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James E. Gaskin writes: "I planned to spend more time playing with the recent Linux distribution from Xandros, Version 3 of Business Edition, but Microsoft caused so many headlines recently I moved this column up. Since the state of Massachusetts and the country of South Korea are pushing Microsoft away, or at least demanding open source document formats, should you dump Microsoft? No, but you should at least take some time and consider alternatives such as Linux and OpenOffice 2.0, especially if saving money matters to you."
[Ed. Aside from being confused about open standards, he at least is willing to point out the cost benefits of Xandros Desktop over Windows. - dcparris]
Novell has backed down on a decision to end support for the KDE desktop on the SUSE Linux distribution, following an outcry from users.
Eight storage industry heavyweights have joined forces with the intention of creating an open standards storage management platform. The new management platform will be released free of charge and the individual organisations are expected to release their existing storage code to the open source community.
One of our editors, Don Parris asked : "I'm curious to know what brings you here? If you have recently made us your primary news site, perhaps you'd share your reasons?" Here's an interesting response.
Related to: Survey: What Brings You to LXer?
According to a report in the Wall Street Journal yesterday, MIT's Media Lab turned down millions of free copies of Apple's OS X operating system, an offer extended by Apple Chief Steve Jobs himself. The proposal was Apple's attempt to support theuniversity's effort to supply children in developing nations with cheap laptops, the paper reported. The university decided to use free, open-source software instead because designers can freely tinker with it, the paper said.
But in a note to CNET News "clarifying" the Jounral story, Media Labs co-founder Nicholas Negroponte said Jobs' offer applied only to China and that officials in China actually rejected it last year.
"I took (Jobs') offer and mentioned it to the Minister of Education (of China)," Negroponte said in an email relayed by a Media Labs spokeswoman. "He said: 'No thank you,' that they preferred Linux and Open Source." Diggable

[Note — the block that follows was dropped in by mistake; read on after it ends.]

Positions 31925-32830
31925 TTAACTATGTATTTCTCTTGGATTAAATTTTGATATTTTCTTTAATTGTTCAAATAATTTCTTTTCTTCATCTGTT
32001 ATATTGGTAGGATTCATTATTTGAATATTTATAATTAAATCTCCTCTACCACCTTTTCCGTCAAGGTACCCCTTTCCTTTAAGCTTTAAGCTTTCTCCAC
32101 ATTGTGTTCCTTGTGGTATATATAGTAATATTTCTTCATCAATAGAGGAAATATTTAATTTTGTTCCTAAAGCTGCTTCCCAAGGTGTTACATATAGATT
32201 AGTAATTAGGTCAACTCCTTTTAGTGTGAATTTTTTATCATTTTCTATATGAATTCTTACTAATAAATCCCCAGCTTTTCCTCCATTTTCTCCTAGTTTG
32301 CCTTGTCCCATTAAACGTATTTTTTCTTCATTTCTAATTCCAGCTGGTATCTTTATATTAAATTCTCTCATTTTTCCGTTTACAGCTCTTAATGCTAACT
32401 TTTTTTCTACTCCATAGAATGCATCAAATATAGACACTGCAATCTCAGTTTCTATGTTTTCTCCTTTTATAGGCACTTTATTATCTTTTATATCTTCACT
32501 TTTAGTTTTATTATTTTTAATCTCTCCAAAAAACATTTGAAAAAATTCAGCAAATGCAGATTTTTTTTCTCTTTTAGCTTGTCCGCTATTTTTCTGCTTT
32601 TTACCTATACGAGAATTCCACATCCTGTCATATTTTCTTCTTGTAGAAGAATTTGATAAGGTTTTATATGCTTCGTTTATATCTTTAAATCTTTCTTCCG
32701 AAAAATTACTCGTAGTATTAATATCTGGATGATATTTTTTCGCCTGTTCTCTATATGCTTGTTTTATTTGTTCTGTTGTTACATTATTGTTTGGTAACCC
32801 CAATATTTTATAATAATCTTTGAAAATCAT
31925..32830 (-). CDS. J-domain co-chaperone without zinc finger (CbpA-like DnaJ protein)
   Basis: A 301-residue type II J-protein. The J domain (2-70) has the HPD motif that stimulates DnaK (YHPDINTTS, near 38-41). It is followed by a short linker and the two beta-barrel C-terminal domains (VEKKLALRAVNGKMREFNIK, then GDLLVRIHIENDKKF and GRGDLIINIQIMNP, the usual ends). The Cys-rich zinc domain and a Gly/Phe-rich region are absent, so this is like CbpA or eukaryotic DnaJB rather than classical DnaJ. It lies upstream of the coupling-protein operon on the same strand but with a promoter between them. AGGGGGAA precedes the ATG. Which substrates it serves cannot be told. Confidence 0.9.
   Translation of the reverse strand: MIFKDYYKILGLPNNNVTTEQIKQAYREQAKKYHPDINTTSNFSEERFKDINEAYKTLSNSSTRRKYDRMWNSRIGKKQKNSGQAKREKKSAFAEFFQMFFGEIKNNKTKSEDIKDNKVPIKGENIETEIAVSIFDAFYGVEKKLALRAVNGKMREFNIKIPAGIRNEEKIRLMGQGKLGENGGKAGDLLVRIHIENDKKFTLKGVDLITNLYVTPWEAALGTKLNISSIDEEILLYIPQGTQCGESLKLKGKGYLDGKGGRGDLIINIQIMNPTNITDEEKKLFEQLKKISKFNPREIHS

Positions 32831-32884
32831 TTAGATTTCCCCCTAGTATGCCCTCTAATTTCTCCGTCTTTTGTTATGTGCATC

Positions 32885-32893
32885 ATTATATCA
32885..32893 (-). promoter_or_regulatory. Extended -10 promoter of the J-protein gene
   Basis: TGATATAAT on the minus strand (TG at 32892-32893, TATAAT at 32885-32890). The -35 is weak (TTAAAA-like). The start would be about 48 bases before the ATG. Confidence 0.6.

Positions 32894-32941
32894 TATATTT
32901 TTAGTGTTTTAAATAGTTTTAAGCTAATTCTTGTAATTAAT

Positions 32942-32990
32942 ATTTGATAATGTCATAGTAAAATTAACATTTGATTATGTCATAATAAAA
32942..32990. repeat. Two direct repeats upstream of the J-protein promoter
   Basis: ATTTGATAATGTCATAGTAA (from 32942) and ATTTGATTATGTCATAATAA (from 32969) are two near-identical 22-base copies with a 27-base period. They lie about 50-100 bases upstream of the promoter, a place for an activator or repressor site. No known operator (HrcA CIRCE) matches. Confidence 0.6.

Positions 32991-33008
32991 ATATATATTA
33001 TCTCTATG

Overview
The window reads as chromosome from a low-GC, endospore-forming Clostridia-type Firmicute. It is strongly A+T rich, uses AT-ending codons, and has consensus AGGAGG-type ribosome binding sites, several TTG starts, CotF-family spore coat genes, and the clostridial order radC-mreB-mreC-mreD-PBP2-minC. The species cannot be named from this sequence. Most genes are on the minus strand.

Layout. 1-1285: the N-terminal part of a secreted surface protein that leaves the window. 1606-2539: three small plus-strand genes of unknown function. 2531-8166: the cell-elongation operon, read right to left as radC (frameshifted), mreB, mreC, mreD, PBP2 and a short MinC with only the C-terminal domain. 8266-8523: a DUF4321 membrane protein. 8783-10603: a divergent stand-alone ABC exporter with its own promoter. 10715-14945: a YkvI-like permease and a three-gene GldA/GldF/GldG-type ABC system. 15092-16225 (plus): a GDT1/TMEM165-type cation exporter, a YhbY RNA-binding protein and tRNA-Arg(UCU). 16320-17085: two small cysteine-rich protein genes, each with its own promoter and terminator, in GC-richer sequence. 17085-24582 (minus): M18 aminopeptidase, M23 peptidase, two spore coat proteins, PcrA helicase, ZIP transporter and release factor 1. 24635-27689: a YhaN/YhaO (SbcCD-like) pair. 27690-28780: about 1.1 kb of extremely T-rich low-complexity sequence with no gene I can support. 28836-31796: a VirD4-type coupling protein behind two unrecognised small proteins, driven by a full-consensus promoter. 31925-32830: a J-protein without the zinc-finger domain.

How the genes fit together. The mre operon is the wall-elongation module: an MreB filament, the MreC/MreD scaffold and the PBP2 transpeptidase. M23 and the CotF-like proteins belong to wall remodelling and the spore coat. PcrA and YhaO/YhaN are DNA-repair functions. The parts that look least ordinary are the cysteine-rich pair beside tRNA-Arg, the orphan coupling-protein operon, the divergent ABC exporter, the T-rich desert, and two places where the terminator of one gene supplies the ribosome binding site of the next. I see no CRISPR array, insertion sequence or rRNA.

This article describes how to become your own Certificate Authority (CA) and issue your own server certificates. Be advised that noone else, apart from you, your internal network’s people or your friends, will or should trust this kind of certificates. These are intended only for providing secure communication with your own services. Diggable
An SSH server can be set up in various ways, but in this document I’ll describe how it can be configured to:
* only support connections through the 2nd version of the SSH protocol (SSH-2)
* use 2048-bit DSA keys for user authentication, without permitting authentication with passwords
* allow only a specific group of users to authenticate Diggable
No matter how much Linux moves toward the desktop, GUI-based environment, there are still many things that are much more easily accomplished with a command line and a couple shell commands or scripts. Classic Shell Scripting
, an O'Reilly
publication, brings some of the most common and versatile shell tools to the table and shows the reader how to use them. LinuxForumsDOTorg's
Content Development crew has written an excellent review on the book. Read it here.
Culminating a year of joint development, the U.S. Department of Energy's (DOE) National Nuclear Security Administration (NNSA) and Silicon Graphics (OTC Bulletin Board: SGID) today announced that an open-source version of the SGI(R) SpeedShop(TM) performance analysis tool is now available to developers.